Food activists swallowed yet another loss this month when Washington voters rejected a ballot measure requiring food products to disclose the use of genetically modified ingredients, but labeling advocates are quietly winning on another front: use of the term “all natural."
A slew of major food companies—from PepsiCo to Pepperidge Farm—have stopped using the term after being targeted by lawsuits that allege the term is leading consumers into believing ingredients are organic and unprocessed, though they often aren't either.
Not all companies are letting go of the term easily, and for good reason: It works. Food labeled “natural” accounted for $40 billion in retail sales over the last year, topped only by product claims of “low fat.”
“Many people think 'natural' means more than organic,” says Urvash Rangan, Ph.D., director of consumer safety and sustainability for Consumers Union. “We think it should be banned all together. It does a huge disservice to the marketplace.”
Confusion over the term lands squarely in the lap of the U.S. Food and Drug Administration, which has refused to develop a clear and legal definition of "natural." Instead, its website says it’s “difficult to define a food product that is natural.”
That lack of definition has stalled several lawsuits, including one this summer involving Mission tortilla chips. In some instances, judges have put cases on hold while they wait for the FDA to define the term.
Steve Gardner, litigation director for Center for Science in the Public Interest, which is involved in the deceptive marketing lawsuit against General Mills Nature Valley products, says he doesn’t believe the FDA will define the term any time in the near future. The real question, he says, isn’t the precise definition of the term.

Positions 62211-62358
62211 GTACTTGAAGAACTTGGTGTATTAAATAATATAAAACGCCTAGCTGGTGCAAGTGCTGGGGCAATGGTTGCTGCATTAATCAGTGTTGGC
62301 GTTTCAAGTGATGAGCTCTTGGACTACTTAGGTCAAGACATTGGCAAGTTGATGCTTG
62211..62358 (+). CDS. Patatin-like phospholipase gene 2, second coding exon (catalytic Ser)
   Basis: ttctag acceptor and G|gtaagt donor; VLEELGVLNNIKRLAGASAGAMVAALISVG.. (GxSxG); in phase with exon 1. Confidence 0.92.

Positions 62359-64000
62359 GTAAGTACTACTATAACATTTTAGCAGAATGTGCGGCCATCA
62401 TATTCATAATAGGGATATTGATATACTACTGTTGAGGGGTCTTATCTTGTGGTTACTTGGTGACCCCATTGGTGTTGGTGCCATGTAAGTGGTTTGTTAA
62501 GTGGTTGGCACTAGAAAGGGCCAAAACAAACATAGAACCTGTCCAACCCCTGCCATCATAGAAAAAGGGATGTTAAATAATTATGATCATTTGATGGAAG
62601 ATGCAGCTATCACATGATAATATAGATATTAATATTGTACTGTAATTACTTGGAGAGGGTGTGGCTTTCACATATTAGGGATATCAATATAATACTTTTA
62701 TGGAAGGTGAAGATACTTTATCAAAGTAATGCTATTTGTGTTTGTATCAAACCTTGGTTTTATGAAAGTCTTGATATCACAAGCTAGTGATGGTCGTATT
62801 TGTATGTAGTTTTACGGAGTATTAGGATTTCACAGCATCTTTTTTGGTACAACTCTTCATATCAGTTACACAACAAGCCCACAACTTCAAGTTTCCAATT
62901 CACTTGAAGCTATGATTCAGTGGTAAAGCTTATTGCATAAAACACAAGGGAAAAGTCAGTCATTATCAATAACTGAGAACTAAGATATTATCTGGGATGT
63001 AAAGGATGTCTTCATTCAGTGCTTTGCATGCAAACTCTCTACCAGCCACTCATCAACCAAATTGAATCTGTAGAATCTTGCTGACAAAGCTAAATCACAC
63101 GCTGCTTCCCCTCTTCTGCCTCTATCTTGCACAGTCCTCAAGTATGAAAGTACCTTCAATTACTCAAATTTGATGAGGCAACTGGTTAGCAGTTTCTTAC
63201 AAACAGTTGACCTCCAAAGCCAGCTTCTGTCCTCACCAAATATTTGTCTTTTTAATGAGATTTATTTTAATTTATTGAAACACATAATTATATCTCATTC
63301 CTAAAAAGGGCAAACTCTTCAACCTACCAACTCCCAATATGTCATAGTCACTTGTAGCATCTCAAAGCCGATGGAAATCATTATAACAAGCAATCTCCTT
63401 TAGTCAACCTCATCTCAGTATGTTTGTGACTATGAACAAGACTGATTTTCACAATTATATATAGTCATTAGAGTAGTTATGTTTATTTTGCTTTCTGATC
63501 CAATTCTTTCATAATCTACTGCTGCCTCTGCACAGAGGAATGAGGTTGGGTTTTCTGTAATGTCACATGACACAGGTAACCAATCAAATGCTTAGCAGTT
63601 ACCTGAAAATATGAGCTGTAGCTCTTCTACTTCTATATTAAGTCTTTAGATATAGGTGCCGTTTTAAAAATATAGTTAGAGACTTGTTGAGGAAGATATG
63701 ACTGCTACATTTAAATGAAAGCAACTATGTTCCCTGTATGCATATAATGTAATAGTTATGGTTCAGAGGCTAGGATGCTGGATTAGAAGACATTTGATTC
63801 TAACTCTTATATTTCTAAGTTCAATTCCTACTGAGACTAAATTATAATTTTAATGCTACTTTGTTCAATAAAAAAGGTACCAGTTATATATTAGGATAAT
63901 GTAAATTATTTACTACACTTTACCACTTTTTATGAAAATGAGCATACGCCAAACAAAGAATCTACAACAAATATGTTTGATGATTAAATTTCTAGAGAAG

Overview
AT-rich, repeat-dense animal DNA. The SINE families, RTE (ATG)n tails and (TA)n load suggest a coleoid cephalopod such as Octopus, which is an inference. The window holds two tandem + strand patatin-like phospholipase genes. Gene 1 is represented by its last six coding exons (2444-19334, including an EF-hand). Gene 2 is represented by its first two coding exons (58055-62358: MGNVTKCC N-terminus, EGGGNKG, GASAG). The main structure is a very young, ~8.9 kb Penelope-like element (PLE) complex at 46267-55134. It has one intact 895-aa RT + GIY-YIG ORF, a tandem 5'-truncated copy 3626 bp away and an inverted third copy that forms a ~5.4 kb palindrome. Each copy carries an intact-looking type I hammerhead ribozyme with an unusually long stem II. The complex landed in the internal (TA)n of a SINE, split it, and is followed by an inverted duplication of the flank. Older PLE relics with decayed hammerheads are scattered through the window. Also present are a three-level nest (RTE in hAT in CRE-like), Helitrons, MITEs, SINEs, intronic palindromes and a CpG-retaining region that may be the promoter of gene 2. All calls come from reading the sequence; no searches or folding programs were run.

“The question is, Are consumers being deceived?” he says. “Consumers are buying products thinking they’re getting a natural product when they aren’t. And now, companies are starting to get rid of the word 'natural,' and they ought to because they shouldn’t have lied to begin with, because it’s a marketplace deception.”
Pepperidge Farm Goldfish crackers will no longer tout the term “natural” on packages of the kid-friendly grinning snacks, after the company was targeted in a class action lawsuit in June.
In July, PepsiCo coughed up $9 million and agreed to stop using the term “all natural” on its Naked Juice products after the company agreed to settle a class action lawsuit—though it denies any wrongdoing.
“All natural” labels have vanished from Frito-Lay products as well, after several lawsuits challenged the use of the term on products such as Tostitos, Sun Chips, and Rold Gold pretzels, which include genetically modified ingredients and additives.
In September, Cargill settled a federal lawsuit that claimed consumers were duped by “natural” claims on products containing the sweetener Stevia. Like Frito-Lay, the company denied any wrongdoing but paid $5 million to a settlement fund anyway.
During this morning's stroll down my neighborhood supermarket's chip aisle, the only items I could find that still sported the words "all natural" on the packaging were Popcorn Indiana products such as Kettle Corn and American Cheese Corn.
Last month, a California judge dismissed a case against Nestle brand Buitoni products.
"The reasonable consumer is aware that Buitoni pastas are not springing fully-formed from Ravioli trees and Tortellini bushes,” wrote U.S. District Court Judge John F. Walter.
There is hope that the current Food Labeling Modernization bill will force the FDA to act. Wording in the bill bans use of the term "natural" when using ingredients that have undergone chemical changes, including corn syrup, high-fructose corn syrup, high-maltose corn syrup, maltodextrin, chemically modified starch, and cocoa processed with alkali.
In the meantime, companies may follow the lead of Barbara’s Bakery, maker of Puffins cereal, which paid $4 million this summer to settle a suit. The company changed its logo from “All Natural Since 1971” to simply “Since 1971” and is embracing terms such as “wholesome,” “nutritious,” and “minimally processed” instead.